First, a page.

The Unwanted Witness Uganda joins worldwide campaign to discover depth of GCHQ’s illegal spying.
The Unwanted Witness today has joined an international legal campaign to allow anyone in the world to request whether Britain’s intelligence agency GCHQ has illegally spied on them.
The platform and legal campaign has been developed in response to a recent court ruling that GCHQ unlawfully obtained millions of private communications from the NSA up until December 2014. This decision allows anyone in the world to ask GCHQ if the individual’s records were unlawfully shared by the NSA.
Individuals who wish to take part in this process can sign up here:
Privacy International intends to collate the inquiries from around the world and submit them to the UK Investigatory Powers Tribunal. Those who have been found to have been illegally spied on can then seek the deletion of their records, including emails, phone records, and internet communications. Given the mass surveillance capabilities of the NSA and GCHQ, and that the agencies “share by default” the information they collect, an unlimited number of people could have been affected by the unlawful spying.
The Investigatory Powers Tribunal, the UK court solely responsible for overseeing intelligence agencies, ruled on 6 February that intelligence sharing between the United States and the United Kingdom was unlawful prior to December 2014, because the rules governing the UK’s access to the NSA’s PRISM and UPSTREAM programmes were secret.
It was only due to revelations made during the course of this case, which relied almost entirely on documents disclosed by Edward Snowden, that the intelligence sharing relationship became subject to public scrutiny.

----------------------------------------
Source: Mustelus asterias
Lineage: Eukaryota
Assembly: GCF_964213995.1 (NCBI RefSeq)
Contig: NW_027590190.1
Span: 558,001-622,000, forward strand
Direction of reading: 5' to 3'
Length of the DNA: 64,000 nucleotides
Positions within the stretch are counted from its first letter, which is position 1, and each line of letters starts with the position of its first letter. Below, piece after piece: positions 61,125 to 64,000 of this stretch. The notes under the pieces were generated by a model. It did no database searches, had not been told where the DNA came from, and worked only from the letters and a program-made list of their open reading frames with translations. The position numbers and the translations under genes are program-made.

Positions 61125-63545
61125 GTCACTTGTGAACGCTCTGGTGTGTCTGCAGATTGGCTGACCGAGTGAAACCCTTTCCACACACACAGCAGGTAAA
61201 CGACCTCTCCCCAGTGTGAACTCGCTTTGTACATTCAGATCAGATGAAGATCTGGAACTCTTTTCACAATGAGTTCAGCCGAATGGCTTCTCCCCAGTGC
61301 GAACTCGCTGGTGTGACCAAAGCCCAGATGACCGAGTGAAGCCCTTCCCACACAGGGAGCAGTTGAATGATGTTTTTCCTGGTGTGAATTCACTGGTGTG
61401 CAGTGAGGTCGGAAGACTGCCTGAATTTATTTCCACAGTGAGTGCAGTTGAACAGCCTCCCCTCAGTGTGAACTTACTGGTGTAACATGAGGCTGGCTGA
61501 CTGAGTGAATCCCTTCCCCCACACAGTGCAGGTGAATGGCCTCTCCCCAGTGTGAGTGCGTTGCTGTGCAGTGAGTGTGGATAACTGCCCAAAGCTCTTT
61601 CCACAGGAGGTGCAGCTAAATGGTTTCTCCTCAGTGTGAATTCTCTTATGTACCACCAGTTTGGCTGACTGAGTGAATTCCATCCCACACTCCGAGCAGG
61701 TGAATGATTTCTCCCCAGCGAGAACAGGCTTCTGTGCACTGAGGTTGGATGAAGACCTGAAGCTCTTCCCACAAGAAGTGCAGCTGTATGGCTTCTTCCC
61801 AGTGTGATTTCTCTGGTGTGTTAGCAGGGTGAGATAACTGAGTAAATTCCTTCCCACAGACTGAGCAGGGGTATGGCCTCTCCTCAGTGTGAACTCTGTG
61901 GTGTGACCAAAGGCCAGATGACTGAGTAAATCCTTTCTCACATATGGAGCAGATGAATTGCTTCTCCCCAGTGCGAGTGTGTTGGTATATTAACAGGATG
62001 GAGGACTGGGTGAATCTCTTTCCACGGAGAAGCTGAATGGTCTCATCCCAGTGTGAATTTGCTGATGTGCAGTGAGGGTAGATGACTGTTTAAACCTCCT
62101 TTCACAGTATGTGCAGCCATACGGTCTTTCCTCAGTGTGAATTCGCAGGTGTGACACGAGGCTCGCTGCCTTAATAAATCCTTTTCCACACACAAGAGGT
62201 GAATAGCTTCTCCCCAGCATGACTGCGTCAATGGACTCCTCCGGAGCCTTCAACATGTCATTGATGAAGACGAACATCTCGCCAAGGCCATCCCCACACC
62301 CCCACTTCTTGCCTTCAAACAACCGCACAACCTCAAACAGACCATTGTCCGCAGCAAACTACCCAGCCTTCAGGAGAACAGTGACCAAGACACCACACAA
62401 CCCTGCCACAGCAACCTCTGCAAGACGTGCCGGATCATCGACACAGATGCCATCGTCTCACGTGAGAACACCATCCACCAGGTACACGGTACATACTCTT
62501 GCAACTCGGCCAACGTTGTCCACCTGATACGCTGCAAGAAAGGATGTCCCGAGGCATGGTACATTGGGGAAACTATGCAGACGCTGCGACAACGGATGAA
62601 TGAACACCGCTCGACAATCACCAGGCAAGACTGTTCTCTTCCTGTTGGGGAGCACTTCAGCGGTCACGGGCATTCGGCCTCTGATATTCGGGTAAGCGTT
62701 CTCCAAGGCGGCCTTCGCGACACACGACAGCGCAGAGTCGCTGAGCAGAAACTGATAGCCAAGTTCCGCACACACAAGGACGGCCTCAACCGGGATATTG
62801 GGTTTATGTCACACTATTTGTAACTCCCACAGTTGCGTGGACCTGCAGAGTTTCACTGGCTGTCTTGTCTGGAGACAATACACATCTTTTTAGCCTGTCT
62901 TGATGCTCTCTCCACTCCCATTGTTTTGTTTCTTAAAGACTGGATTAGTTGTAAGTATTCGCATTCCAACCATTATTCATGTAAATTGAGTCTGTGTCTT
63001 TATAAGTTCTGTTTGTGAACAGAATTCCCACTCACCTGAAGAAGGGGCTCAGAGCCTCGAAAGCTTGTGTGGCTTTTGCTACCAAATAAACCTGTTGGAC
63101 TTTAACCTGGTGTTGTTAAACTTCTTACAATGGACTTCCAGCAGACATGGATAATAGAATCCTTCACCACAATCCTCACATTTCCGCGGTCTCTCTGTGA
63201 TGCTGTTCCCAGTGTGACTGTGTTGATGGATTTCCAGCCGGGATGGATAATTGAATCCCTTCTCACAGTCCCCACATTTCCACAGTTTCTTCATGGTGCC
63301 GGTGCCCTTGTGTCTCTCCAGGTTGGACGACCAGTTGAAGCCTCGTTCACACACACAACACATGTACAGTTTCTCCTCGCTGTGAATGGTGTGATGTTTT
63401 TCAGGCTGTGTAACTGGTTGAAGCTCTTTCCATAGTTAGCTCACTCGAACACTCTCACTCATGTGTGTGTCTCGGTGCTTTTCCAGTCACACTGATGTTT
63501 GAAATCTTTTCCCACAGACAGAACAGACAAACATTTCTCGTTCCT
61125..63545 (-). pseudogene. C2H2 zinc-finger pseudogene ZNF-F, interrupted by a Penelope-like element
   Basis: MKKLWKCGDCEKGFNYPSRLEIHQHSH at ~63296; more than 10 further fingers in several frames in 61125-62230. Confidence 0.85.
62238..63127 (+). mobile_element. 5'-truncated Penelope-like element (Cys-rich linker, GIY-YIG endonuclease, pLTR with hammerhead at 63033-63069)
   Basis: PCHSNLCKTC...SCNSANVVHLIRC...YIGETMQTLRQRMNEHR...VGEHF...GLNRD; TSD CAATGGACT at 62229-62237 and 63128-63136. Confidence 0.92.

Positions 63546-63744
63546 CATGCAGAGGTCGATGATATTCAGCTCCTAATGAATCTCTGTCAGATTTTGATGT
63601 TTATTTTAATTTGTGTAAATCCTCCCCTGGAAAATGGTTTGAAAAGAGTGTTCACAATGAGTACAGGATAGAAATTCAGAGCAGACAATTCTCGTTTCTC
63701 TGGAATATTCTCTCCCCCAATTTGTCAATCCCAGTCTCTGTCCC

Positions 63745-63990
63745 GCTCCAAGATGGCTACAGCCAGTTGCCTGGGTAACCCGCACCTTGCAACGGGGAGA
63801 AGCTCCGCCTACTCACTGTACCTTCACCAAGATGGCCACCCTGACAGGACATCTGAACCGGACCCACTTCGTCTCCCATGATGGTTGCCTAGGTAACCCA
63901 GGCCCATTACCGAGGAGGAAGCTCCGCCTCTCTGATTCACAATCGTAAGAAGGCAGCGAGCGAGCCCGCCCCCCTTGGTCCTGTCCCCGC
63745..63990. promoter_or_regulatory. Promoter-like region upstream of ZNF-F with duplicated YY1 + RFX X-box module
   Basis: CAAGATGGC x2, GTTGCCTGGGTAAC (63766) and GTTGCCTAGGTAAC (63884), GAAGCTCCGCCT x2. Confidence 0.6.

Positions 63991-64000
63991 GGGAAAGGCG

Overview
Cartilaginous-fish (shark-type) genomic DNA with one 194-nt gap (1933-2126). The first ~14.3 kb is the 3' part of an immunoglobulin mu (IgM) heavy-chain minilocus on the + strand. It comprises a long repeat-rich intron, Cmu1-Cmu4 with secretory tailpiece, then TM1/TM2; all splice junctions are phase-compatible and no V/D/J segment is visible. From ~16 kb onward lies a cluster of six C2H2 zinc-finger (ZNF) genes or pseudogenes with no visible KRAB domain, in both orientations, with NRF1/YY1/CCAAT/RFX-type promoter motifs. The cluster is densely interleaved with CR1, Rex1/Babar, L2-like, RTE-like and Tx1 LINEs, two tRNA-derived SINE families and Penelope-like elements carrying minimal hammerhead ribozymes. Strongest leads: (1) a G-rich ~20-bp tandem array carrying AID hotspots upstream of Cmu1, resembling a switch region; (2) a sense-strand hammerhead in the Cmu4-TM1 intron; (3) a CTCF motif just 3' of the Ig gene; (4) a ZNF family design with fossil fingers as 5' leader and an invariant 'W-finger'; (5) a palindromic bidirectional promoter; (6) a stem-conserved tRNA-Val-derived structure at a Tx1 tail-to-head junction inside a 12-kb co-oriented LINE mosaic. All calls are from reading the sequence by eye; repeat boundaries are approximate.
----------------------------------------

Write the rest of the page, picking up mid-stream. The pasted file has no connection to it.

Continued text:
The decision was the first time in the Tribunal’s history that it had ruled against the actions of the intelligence and security services.
G. W. Ssebaggala CEO of The Unwanted witness notes that;
‘This campaign gives individual citizens and organizations not only in Uganda but all over the world to fight for their privacy rights and the cyber space. Everyone has the right to know what transpired behind his/ her back and those responsible show be called to account. We thus ask everyone to join this move to scale back mass surveillance, left unabated would entrench a culture of impunity”.
Eric King, Deputy Director of Privacy International, said:
“We have known for some time that the NSA and GCHQ have been engaged in mass surveillance, but never before could anyone explicitly find out if their phone calls, emails, or location histories were unlawfully shared between the US and UK. The public have a right to know if they were illegally spied on, and GCHQ must come clean on whose records they hold that they should never have had in the first place.
There are few chances that people have to directly challenge the seemingly unrestrained surveillance state, but individuals now have a historic opportunity finally hold GCHQ accountable for their unlawful actions.”
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